In addition to the general requirements for participating in Math Teacher Link, this module also has the following requirements:

**Any of the TI-83 family of calculators (including TI-82, TI-83,TI-83+ and TI-83+ Silver Edition, TI-84 Plus)**

Each participant needs to have access to either of these Texas Instruments Graphing calculators.

*Functioning In The Real World*by Sheldon P. Gordon

Each participant must obtain a copy of the second edition of the text*Functioning In The Real World*by Sheldon P. Gordon, et al., (Addison-Wesley Longman) ISBN# 0-201-38389-6). For Ordering Information, please call the publisher Addison Wesley Longman at 1-800-922-0579. Used copies of the book are also available at Amazon.com at significantly reduced prices. This book is an excellent resource to have available in any high school mathematics library.

We estimate that the work for this module will take participating teachers an average of about 45 hours to complete. Technically, you have a 3-month enrollment period to complete the module after you enroll. However, we recommend that you complete the module in eight weeks or less. That should easily be possible even when you are teaching if you set aside three or four hours each week to work on the module.

For the first part of this module (described in Step 2 below), you will need to use one of these TI calculators or some other graphing calculator to:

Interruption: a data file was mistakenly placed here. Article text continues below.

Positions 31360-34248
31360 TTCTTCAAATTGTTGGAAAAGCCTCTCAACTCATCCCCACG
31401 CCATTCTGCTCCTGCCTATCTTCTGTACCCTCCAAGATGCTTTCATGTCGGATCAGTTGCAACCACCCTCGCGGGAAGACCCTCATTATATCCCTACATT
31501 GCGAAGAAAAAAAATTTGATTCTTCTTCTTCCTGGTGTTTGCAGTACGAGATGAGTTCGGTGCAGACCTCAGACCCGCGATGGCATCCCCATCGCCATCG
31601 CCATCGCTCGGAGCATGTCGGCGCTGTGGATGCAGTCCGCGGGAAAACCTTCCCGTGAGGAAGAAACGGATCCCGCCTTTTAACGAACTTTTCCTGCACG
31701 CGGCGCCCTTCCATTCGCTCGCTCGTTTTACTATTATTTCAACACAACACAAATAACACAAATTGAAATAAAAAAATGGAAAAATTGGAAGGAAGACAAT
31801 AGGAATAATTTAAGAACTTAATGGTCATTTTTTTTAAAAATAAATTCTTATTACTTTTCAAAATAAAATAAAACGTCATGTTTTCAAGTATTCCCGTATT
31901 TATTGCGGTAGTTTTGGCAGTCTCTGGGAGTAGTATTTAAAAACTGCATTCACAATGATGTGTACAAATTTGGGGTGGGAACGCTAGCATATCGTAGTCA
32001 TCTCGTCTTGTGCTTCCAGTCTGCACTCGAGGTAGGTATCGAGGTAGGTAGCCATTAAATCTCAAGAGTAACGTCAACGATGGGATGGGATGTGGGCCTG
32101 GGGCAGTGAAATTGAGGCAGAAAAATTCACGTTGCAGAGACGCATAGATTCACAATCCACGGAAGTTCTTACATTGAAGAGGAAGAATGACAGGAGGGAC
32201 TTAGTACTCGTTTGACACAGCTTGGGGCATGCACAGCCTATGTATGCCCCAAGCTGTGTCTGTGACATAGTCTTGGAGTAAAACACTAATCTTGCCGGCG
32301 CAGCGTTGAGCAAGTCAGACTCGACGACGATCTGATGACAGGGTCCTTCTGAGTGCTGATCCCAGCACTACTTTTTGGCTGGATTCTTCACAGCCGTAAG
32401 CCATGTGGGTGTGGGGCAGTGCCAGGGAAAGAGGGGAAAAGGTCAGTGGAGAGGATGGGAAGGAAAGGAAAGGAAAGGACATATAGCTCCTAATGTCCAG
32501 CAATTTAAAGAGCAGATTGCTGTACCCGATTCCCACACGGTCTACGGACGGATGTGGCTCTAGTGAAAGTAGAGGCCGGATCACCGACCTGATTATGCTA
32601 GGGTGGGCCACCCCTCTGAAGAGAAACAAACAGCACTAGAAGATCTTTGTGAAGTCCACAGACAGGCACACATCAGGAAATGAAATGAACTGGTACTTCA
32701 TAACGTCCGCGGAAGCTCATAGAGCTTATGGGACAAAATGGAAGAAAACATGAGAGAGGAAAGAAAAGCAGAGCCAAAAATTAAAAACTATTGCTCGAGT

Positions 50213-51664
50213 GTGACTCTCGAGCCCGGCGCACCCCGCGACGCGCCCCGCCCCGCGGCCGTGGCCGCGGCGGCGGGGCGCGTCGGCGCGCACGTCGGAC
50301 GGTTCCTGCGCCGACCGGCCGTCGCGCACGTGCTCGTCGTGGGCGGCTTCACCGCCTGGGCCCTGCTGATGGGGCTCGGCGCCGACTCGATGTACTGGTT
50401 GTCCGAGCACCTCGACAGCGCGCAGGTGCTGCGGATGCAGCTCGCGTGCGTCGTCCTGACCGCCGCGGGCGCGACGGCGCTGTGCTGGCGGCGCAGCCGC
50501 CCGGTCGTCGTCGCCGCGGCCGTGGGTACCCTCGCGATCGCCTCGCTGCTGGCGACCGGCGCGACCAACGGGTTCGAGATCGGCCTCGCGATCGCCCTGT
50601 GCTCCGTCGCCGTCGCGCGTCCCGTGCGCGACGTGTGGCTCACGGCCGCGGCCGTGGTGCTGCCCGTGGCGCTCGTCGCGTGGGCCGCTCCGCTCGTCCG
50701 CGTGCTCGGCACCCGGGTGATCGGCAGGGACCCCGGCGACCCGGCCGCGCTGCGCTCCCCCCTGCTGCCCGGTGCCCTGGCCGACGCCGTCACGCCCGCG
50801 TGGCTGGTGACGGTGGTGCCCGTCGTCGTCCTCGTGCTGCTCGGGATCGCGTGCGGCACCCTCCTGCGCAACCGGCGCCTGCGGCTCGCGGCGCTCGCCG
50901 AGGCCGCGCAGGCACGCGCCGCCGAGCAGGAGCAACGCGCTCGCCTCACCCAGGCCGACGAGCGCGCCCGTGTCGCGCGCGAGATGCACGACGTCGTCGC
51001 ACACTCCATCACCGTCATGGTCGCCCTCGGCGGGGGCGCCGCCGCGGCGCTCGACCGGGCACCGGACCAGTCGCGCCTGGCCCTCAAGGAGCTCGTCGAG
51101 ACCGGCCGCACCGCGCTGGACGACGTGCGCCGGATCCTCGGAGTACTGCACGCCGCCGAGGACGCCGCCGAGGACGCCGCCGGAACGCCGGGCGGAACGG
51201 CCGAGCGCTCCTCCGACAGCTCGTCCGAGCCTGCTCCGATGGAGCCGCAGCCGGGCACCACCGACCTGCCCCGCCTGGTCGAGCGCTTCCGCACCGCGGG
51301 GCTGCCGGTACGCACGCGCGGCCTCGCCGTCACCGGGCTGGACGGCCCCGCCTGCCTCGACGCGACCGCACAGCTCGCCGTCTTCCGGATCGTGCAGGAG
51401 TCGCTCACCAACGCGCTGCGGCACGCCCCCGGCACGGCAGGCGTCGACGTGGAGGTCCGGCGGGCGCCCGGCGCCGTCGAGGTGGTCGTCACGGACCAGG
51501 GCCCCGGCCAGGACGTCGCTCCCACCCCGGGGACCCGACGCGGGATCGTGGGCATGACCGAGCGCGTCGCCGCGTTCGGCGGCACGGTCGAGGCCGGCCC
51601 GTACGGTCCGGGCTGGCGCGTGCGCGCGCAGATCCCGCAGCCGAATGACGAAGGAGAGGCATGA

- Enter and evaluate arithmetic expressions and the standard functions.
- Enter and graph one or more functions on specified windows.
- Create tables of values of one or more functions over specified ranges of the variable. If you already know how to do all of these things, you can skip this step and go on to Step 2. If you are at all unsure of any of these skills, we recommend that you go through the appropriate tutorial until you are comfortable with them.

**After you have obtained a copy of the text Functioning in the Real World (Second Edition) by Gordon, et al, you should read the sample sections in the text for each of the Chapters 1, 2, and 4, and then print and read the Instructor's Notes For Chapters 1, 2, and 4. Then print and complete the sample student worksheet (see below) for that chapter. **

The sample sections of the text that you should read are Sections 1.1 through 1.5 of Chapter 1, Sections 2.2 through 2.9 of Chapter 2, and Sections 4.5 through 4.7 of Chapter 4.